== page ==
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Illinois Income Tax Hike Permanent? Suburban Lawmaker Proposes Plan As Pension Fix

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In this Nov. 9, 2011 file photo, Illinois state Rep. Lou Lang, D-Skokie, speaks with reporters at the Illinois State Capitol in Springfield, Ill. (AP Photo/Seth Perlman, File)
In this Nov. 9, 2011 file photo, Illinois state Rep. Lou Lang, D-Skokie, speaks with reporters at the Illinois State Capitol in Springfield, Ill. (AP Photo/Seth Perlman, File)


By Joanne von Alroth

SPRINGFIELD, Ill., Feb 20 (Reuters) - An Illinois lawmaker proposed on Wednesday making a personal income tax increase permanent instead of allowing it to partially expire in 2015, a move many economists have long considered necessary to help resolve the state's fiscal crisis.

Democratic state Representative Lou Lang, a deputy majority leader of the Illinois House, introduced a bill that called for making the tax increase permanent as part of an overall fix to the nation's most underfunded state pension systems.

The system is only 39 percent funded when 80 percent is considered healthy.

Soon after the 2010 mid-term election, majority Democrats in Illinois pushed through the tax increases in a lame duck session of the legislature.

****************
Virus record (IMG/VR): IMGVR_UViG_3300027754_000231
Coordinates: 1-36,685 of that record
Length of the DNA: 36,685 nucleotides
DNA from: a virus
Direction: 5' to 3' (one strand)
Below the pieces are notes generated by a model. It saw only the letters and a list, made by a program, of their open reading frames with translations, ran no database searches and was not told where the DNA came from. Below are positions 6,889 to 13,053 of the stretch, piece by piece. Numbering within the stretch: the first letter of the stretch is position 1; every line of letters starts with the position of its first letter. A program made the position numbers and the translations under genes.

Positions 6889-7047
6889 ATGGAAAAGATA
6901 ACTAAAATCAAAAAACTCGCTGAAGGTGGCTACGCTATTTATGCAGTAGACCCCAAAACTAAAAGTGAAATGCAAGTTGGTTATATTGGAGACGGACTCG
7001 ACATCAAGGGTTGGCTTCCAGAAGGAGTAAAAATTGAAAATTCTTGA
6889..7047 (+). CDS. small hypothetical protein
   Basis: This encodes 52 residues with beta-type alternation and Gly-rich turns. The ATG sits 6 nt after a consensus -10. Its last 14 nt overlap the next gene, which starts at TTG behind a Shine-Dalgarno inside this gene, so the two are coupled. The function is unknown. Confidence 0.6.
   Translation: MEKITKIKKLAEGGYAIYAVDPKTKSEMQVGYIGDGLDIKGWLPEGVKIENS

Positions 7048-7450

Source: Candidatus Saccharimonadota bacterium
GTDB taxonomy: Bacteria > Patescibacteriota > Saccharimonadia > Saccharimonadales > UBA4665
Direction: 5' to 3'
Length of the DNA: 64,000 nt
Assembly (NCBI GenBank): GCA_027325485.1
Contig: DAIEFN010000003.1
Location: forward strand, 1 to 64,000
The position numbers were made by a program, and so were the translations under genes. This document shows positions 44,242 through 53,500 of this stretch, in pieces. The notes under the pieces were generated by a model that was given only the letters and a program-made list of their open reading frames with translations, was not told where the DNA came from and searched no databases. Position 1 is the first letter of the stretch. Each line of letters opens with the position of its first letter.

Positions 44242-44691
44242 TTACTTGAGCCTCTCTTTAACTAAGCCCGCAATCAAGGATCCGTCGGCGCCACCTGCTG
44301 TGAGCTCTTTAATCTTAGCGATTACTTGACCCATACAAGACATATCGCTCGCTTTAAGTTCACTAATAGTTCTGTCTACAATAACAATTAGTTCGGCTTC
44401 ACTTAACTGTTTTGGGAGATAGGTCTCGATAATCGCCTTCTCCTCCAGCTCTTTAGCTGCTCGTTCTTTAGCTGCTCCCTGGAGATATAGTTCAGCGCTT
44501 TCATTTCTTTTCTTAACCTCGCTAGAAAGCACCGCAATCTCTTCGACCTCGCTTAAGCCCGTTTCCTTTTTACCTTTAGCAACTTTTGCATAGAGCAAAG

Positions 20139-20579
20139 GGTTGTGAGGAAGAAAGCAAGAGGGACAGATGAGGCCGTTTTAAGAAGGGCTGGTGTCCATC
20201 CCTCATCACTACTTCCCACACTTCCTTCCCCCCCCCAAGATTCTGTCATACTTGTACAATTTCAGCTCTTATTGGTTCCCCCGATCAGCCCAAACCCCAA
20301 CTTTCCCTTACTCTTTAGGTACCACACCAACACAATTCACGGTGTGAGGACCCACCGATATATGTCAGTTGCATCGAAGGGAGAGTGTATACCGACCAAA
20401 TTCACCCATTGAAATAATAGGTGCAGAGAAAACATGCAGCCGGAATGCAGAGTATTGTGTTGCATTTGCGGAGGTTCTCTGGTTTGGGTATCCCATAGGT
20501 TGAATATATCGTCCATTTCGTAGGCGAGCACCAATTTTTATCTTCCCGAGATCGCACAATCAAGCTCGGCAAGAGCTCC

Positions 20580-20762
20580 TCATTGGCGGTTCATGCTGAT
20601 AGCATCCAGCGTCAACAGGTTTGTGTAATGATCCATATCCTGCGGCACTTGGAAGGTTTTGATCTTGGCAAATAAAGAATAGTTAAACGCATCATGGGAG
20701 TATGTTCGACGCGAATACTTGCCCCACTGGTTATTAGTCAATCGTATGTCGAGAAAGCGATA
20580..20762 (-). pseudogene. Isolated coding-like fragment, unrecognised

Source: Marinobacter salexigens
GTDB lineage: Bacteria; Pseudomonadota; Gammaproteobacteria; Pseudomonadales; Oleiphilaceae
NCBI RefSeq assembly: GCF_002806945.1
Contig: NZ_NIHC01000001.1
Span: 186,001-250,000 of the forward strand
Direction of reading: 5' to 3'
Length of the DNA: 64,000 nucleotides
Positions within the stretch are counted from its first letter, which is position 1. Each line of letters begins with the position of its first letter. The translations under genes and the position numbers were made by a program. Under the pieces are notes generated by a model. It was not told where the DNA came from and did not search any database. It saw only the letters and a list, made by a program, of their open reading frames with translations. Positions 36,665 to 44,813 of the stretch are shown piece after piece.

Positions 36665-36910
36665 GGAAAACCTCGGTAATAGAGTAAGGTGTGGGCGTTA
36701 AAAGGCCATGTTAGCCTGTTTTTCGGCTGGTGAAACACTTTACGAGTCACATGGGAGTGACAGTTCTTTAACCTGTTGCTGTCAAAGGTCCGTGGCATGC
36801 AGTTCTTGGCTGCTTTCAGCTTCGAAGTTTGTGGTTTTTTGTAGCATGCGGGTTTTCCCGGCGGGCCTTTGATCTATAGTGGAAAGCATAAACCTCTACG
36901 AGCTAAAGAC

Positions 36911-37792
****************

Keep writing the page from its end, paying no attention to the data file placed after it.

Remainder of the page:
The state's flat personal income tax rate was hiked to 5 percent from 3 percent (a 67 percent increase), but will retreat to 3.85 percent on Jan. 1, 2015. The corporate tax rate, which was raised to 7 percent (a 46 percent increase), will drop to 5.25 percent in 2015.

While income tax revenue grew by $5.4 billion in the year ending June 30, 2012, most of that was devoured by burgeoning payments to the state's pension systems and the state's fiscal condition has not improved.

A report last year by a task force headed by former Federal Reserve Chairman Paul Volcker said that Illinois would need to extend the tax increases to have a chance of emerging from a fiscal crisis.

Lang's plan was the first significant proposal to do this as part of an overall pension fix.

Credit rating agencies have cited the partial expiration of the tax hikes as a negative factor for Illinois, along with the state's pension liability and structural budget deficit. Illinois has the lowest rating among states from Standard & Poor's and Moody's Investors Service.

Powerful state Senate President John Cullerton said he would consider the tax proposal, but Republicans criticized it.

"When the income tax increase was passed by the Democrats - they sold it as a temporary way to pay off bills, fix the structural deficit and so on. To extend that tax is a betrayal of trust with the taxpayers," said Senate Republican Leader Christine Radogno.

A legislative committee is holding a hearing on Thursday on one of several proposals to reform the pension system.

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